The process of manufacturing an mRNA vaccine in the lab is a straightforward process that does not rely upon using live cells to replicate virus. Instead a simple chemical reaction can be used to create the synthetic mRNA for the virus protein target, which is then packaged in a lipid nano-droplet in order for it to be efficiently delivered to into cells. From there, your own cells do all the work. Thus, mRNA vaccines have potential to be extremely rapid, inexpensive and highly scalable solutions to vaccine development.
See more about the differences between conventional and RNA vaccines in this figure by Pfizer:
Week 3 Laboratory Activity: the Steps of COVID-19 mRNA vaccine production
In this activity, you will follow along the major steps of mRNA vaccine production and answer questions about the molecular biology of human cells. Lecture Module 1B and 1C videos found in the BIOL 256 lecture Canvas and/or Chapters 2 and 3 of the lecture text, Human Physiology, Fox, fifteenth edition, will be helpful for completing this assignment. If you are not enrolled in lecture, you may refer to OpenStax Concepts of Biology Ch. 9 (Molecular Biology) for this assignment: https://openstax.org/books/concepts-biology/pages/9-introduction
Background: You are working in a laboratory tasked with the development of the COVID-19 vaccine. Your starting data is the SARS-CoV-2 virus DNA sequence. Your laboratory supervisor informs you that you will be using the viral surface spike protein to manufacture an mRNA for the vaccine.
Your supervisor has sent you the gene sequence for the mRNA that is to be synthesized for the vaccine. You wish to check the accuracy of the sequence against a database before you get to work. You will need to use bioinformatics to find this out.
The DNA sequence is below:
Copy the DNA sequence.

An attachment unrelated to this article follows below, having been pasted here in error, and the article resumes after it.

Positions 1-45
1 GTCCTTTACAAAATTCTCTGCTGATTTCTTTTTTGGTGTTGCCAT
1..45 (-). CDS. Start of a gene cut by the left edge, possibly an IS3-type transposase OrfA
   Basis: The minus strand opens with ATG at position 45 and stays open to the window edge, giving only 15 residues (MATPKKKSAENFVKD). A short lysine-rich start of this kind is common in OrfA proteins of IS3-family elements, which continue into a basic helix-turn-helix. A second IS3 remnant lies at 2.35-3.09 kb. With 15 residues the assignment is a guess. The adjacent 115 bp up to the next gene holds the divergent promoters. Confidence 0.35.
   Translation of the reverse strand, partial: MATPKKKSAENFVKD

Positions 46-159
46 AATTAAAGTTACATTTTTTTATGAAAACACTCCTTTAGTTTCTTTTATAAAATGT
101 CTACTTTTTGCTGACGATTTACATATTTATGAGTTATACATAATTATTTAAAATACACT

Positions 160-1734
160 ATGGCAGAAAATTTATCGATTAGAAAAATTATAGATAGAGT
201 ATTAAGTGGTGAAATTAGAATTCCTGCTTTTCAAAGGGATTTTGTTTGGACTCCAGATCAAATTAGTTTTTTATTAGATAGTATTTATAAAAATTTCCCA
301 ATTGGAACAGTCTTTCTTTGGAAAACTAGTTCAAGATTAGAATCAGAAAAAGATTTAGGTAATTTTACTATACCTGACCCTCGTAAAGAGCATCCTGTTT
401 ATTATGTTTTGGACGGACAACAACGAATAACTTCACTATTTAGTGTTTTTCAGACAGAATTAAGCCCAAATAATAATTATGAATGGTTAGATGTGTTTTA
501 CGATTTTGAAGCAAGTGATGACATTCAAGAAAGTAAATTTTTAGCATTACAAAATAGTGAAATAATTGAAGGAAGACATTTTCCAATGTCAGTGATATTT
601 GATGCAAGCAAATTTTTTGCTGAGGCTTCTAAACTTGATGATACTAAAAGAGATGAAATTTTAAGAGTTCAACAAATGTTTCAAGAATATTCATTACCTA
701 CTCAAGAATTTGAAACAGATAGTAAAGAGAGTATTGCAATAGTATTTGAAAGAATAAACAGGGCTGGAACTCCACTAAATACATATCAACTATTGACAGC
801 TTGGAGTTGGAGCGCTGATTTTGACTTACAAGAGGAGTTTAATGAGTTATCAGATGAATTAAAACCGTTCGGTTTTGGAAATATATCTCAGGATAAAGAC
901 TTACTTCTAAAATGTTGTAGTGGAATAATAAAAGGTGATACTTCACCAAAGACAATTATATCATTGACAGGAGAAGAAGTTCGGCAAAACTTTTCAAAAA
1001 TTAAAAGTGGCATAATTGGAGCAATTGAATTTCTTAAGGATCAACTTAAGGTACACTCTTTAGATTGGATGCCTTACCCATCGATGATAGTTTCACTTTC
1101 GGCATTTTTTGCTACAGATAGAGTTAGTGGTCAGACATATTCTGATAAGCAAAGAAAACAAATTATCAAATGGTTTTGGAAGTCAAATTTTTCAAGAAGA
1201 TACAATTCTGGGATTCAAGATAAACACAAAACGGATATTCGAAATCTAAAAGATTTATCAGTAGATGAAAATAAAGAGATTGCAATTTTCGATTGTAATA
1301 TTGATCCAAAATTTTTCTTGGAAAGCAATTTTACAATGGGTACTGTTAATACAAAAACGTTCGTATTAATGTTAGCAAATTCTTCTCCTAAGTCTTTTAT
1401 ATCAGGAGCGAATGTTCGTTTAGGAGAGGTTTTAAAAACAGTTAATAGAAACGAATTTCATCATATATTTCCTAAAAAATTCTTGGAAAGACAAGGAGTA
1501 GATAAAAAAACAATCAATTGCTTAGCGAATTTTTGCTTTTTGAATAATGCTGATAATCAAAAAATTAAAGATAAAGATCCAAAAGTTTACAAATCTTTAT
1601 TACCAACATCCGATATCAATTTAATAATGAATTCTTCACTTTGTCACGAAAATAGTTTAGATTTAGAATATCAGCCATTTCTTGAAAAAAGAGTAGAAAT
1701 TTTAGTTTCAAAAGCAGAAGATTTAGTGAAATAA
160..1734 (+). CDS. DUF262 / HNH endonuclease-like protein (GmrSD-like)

Paste the sequence into the yellow text box.
Scroll to the bottom of the page and click BLAST.
Note that the search may take a while as it compares the DNA sequence you entered to all the other DNA sequences in the database.
Question 1. When the search result loads, scroll down to “Sequences producing significant alignments” under the descriptions tab. What is the name of the best match for this sequence? You only need to copy the name from the top entry in the list. You may need to click the link to see the complete title.
Question 2. The sense-strand DNA sequence of the protein gene begins as follows. Replicate the anti-sense strand for this DNA on the line.
5’ atg ttt gtt ttt ctt gtt tta ttg cca cta gtc tct agt 3’
Question 3. Transcribe the antisense DNA strand you created (above) into a mRNA molecule. Do not forget to write the 5’-3’ directionality on the molecule.
Question 4. What are the 5’ (cap) and 3’ (tail) modifications that are used to make mRNA more stable inside animal cells?
Question 5. Add a poly-A tail to your mRNA sequence from question 3 (10 or more adenine nucleotides).
Question 6. Where in the animal cell are proteins translated?
Question 7. What is the delivery vehicle of the Moderna vaccine that protects the vaccine mRNA as well as delivers it into human cells?
Question 8. What properties of the plasma membrane allow the vaccine vehicle to dispense the synthetic mRNA into a human cell?
Question 9. Using the standard genetic code table (Figure 2), translate the mRNA message from Question 4, above. Note, the poly-A tail is not translated into protein.
mRNA sequence (question 3):
Haen Whitmer, K.M. (2021). A Mixed Course-Based Research Approach to Human Physiology. Ames, IA: Iowa State University Digital Press. https://iastate.pressbooks.pub/curehumanphysiology/